# Untyped Lambda Calculus

Lambda calculus is a simple and powerful notation for defining functions. Among its uses are

• foundation of programming languages, especially functional languages such as Ocaml, Haskell, and Scala
• basis of higher order logic

## Intuition

A function which takes its argument and increments it by 2 is given by lambda expression . The operator is a binder used to indicate that a variable is to be treated as an argument of a function. We indicate function application by juxtaposition. Here are some example expressions and their values:

Concrete syntax for :

• Isabelle (and Jahob): '(% x.x+2)5' or '(\<lambda> x.x+2)5'
• ocaml: '(function x → x+2)5'
• Haskell: '(\ x → x+2)5'
• Scala: '((x:int) ⇒ x+2)(5)'

## Lambda expressions

Untyped lambda expressions are given by following grammar:

That is, an expression is a variable, a lambda expression defining a function, or an application of one expression to another.

## Beta reduction

The main rule of lambda calculus is beta reduction, which formalizes function application:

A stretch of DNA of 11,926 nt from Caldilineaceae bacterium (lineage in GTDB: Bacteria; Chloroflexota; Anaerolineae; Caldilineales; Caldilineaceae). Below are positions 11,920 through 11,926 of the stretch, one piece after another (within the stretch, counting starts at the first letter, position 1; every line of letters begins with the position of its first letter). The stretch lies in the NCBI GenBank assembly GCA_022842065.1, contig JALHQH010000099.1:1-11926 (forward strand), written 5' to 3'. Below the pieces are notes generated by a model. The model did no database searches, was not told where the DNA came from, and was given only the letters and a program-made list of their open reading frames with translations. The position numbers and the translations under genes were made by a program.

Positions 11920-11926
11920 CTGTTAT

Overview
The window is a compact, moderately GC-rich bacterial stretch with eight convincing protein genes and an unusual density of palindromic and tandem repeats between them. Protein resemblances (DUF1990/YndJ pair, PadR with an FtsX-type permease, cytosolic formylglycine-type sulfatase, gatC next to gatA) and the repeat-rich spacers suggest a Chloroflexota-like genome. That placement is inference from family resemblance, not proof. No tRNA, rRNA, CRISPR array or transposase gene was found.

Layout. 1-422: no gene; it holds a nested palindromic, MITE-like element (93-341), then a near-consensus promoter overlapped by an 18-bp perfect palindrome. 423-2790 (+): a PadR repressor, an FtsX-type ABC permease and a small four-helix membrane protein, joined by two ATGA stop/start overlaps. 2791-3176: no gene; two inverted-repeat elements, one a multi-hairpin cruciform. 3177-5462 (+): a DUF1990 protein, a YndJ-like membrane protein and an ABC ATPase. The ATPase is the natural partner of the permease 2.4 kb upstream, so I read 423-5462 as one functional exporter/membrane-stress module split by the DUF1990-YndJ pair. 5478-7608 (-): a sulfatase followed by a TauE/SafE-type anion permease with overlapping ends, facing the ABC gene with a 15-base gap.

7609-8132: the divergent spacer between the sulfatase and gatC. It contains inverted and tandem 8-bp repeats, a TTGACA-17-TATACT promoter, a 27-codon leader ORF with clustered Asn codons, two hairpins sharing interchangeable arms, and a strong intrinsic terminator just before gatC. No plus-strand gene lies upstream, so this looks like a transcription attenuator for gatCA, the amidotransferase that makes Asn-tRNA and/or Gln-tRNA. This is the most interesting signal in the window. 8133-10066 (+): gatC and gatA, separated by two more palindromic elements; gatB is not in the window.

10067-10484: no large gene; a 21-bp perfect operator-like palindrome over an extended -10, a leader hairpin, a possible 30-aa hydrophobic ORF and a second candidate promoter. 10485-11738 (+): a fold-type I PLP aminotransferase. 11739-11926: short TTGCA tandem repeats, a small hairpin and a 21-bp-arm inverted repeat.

where we assume capture-avoiding substitution. In general, we identify terms that differ only by renaming of fresh bound variables.

Here is a binary 'reduction' relation on terms. We build larger relations on terms by

1. performing reduction in any context , so we have
2. taking its transitive closure: computes all terms reachable by reduction

## Non-termination and Difficulties with Semantics

Let denote term

Note that beta reduces to itself. It represents infinite loop.

Note that the set of total functions is not a model of untyped lambda calculus. Consider the self-application expression . Suppose the interpretation of variable ranges over a domain . This domain should be a set of total functions to enable application. But all possible values of are an argument, so we have that

that is, the set is equal to the set of all functions from to . But this is not possible in set theory, because we can prove that the set has larger cardinality (even if it is infinite). For example, if is the set of natural numbers (which is countably infinite), then would be uncountably infinite.

The models of untyped lambda calculus do exist, but they usually consider only certain 'continuous', partial, functions. These domains are studied in domain theory. Roughly speaking, in domain theory, a solution to equation such as is obtained by finding a fixpoint of a monotonic operator .

Thus, untyped lambda calculus is easy to understand syntactically (as a set of rules for manipulating formal expressions), rather than a system where each expression has some intuitive meaning.

References:

• Barendregt, H. P. The Lambda Calculus: Its Syntax and Semantics. North Holland, Amsterdam (1984)